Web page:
And the answer today to the President's question — and that is exactly how it was phrased — and that is that Speaker Pelosi, "If I were to open up the government today, 30 days from now would you support any funding for border security for a wall?" And she said, "No." And I think the President clearly interpreted that, as he rightly should have, as clear evidence the Democrats have no interest right now in trying to solve this problem. They clearly want the political issue.
REPRESENTATIVE SCALISE: Well, first of all, I thought the President was very calm in trying to continue to put different options on the table to solve this serious crisis at our border. Last night, he laid out some of the problems and challenges that we're facing as a country and how we can get a solution.
Today, what he did was start to offer some more ideas. And, look, our teams worked over the weekend. And we could talk about terms all day long, but as some point, the other side has to put a counteroffer on the table. "No" is not a valid answer if you're serious about solving this problem.
And so, as the President started off laying out not why he wants $5.7 billion, but why the experts who are tasked with securing our nation have said it's going to take $5.7 billion to secure the border and deal with this crisis, including building a wall — when Nancy Pelosi last week — her only answer was to jokingly say she'd support a dollar.
Now, the American people who are watching this shutdown, the families who are going to be missing paychecks this week, it's not fair to them to jokingly say, "You're going to willing to only offer a dollar to solve this problem when you haven't given any serious credible counteroffer?"
The President has laid out many different options. The President has even said he'll change the definition of a wall to work with Democrats. He'll move off of the number. He even sent the Vice President down, weeks ago, to offer a negotiation that would involve a lower number than what our national security experts have said. And not one single time have the Democrats offered a counter, other than to say "a dollar."
And so today, when the President — and, by the way, nobody slammed their hand on a table. To mischaracterize some of the things that happened in that meeting is not fair to this process. But at the same time, when the President looks at Nancy Pelosi and says, "If I give you another 30 days, will you be willing to support some funding for a wall to secure the border?" And she says, "No." Not "Well, maybe a little bit more than a dollar," not some serious counteroffer, but flat-out "no."
That's not an acceptable answer to a serious crisis at our border where we're seeing people dying, where we're seeing the drugs that are pouring in and the families all across this nation that are being touched in a very negative way by the drugs and the opioids; when you're going to see paychecks being missed. And there is a quick way to solve this problem, and not once have the Democrats offered a single counteroffer.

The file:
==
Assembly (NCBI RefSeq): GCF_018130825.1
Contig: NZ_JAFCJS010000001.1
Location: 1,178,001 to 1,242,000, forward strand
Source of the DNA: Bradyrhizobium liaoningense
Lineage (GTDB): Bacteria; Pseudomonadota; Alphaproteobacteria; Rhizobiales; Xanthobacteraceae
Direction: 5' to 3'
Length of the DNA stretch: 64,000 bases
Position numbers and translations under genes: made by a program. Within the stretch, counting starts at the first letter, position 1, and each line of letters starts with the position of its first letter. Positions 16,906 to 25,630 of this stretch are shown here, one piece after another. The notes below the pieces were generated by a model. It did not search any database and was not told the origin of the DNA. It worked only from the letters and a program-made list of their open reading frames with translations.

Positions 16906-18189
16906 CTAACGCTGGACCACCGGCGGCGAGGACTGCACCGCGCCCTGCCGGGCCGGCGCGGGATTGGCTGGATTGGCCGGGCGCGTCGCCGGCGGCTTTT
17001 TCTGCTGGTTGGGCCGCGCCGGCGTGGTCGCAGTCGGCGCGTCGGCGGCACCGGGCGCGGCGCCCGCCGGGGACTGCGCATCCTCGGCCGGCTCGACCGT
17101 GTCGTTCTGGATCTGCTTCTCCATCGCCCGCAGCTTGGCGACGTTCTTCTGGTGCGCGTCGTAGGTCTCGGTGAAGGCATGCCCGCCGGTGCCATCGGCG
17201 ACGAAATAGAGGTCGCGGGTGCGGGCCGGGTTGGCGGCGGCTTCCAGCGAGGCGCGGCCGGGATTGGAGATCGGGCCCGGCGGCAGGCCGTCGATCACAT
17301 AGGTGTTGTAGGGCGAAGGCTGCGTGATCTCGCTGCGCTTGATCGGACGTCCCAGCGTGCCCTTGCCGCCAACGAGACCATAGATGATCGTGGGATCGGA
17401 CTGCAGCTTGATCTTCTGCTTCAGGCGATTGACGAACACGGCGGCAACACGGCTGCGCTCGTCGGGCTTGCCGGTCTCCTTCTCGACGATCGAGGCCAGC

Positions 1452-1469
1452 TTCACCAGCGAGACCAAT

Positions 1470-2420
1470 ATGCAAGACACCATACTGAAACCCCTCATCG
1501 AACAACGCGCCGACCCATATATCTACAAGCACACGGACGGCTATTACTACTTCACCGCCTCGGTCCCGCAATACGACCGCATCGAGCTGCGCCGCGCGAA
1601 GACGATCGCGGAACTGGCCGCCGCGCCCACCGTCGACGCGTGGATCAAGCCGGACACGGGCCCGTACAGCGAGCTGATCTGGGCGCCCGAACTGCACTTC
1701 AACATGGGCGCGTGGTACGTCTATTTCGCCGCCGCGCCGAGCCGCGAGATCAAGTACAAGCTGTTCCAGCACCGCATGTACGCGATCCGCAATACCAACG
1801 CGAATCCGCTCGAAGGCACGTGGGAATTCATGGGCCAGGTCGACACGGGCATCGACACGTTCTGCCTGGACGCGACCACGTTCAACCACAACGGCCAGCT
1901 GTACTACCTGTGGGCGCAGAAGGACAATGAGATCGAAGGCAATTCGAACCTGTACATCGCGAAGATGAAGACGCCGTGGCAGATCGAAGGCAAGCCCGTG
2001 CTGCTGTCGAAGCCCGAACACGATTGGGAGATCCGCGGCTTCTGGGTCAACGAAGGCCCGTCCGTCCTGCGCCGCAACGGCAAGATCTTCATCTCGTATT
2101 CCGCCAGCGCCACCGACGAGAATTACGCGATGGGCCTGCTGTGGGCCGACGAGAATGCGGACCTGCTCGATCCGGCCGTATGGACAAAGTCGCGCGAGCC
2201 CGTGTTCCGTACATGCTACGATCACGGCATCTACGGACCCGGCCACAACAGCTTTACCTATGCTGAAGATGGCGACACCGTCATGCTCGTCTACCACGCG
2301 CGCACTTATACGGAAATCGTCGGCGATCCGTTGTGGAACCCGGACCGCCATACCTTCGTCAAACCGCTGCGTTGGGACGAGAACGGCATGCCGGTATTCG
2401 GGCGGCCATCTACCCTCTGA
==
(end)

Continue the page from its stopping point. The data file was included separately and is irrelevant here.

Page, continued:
And the President has offered multiple times to negotiate in good faith, and the Democrats haven't given one counteroffer. That's not an acceptable answer. They need to come back to the table with some kind of serious, credible alternative.
THE VICE PRESIDENT: You want to take this?
SECRETARY NIELSEN: Sure. Just quickly to add, I just — I think, on behalf of the Department of Homeland Security, I'm just thoroughly disappointed. This is a crisis. It is a humanitarian crisis. It is a security crisis. And the reality is that walls work. Everywhere we have put up a wall, illegal immigration has been reduced 90 to 95 percent. Do you want to stop the smuggling between ports of entry? You need a wall. Do you want to stop the human misery that's pulled between the walls? You need a wall.
We have addressed the ports of entry. The Vice President worked all weekend, personally, with congressional staff. We came up with an offer that would secure the ports of entry by checking every single vehicle for drugs. But the criminals also come between ports of entry. It's not an "or"; it's an "and." We need security at the ports of entry and we need security between the ports of entry.
So I will let you take questions, sir. But this is a crisis. It's up to the United States Congress to do their job, to take the leadership that the Vice President and President are taking, and fix this on behalf of all Americans.
Q: Mr. Vice President —
THE VICE PRESIDENT: Please. I can't hear you.
Q: Mr. Vice President, you said at the beginning that the President is standing firm on his demands for his border wall. How is that compromise, in this context?
And what are you going to say to — I mean, 800,000 federal workers are not getting their first paychecks this Friday; TSA workers, Secret Service agents — people whose job it is to protect people. What do you say to them this week as we're going into 20 days of a shutdown?
THE VICE PRESIDENT: Well, I'd say to every American that this President and this administration takes very seriously our solemn obligation to do what's necessary to protect the American people and uphold our laws.
The offer that we put at the President's direction, on the table — the offer that was in front of Democrat leaders again today in the Situation Room — represents a combination of approaches. Certainly there is the President's wall — a steel barrier on the southern border — that the President has put his number on the table. But we've added additional resources for personnel, additional reforms, humanitarian assistance, changes in our asylum laws, some of which was informed by our earlier discussions with Democrat leaders.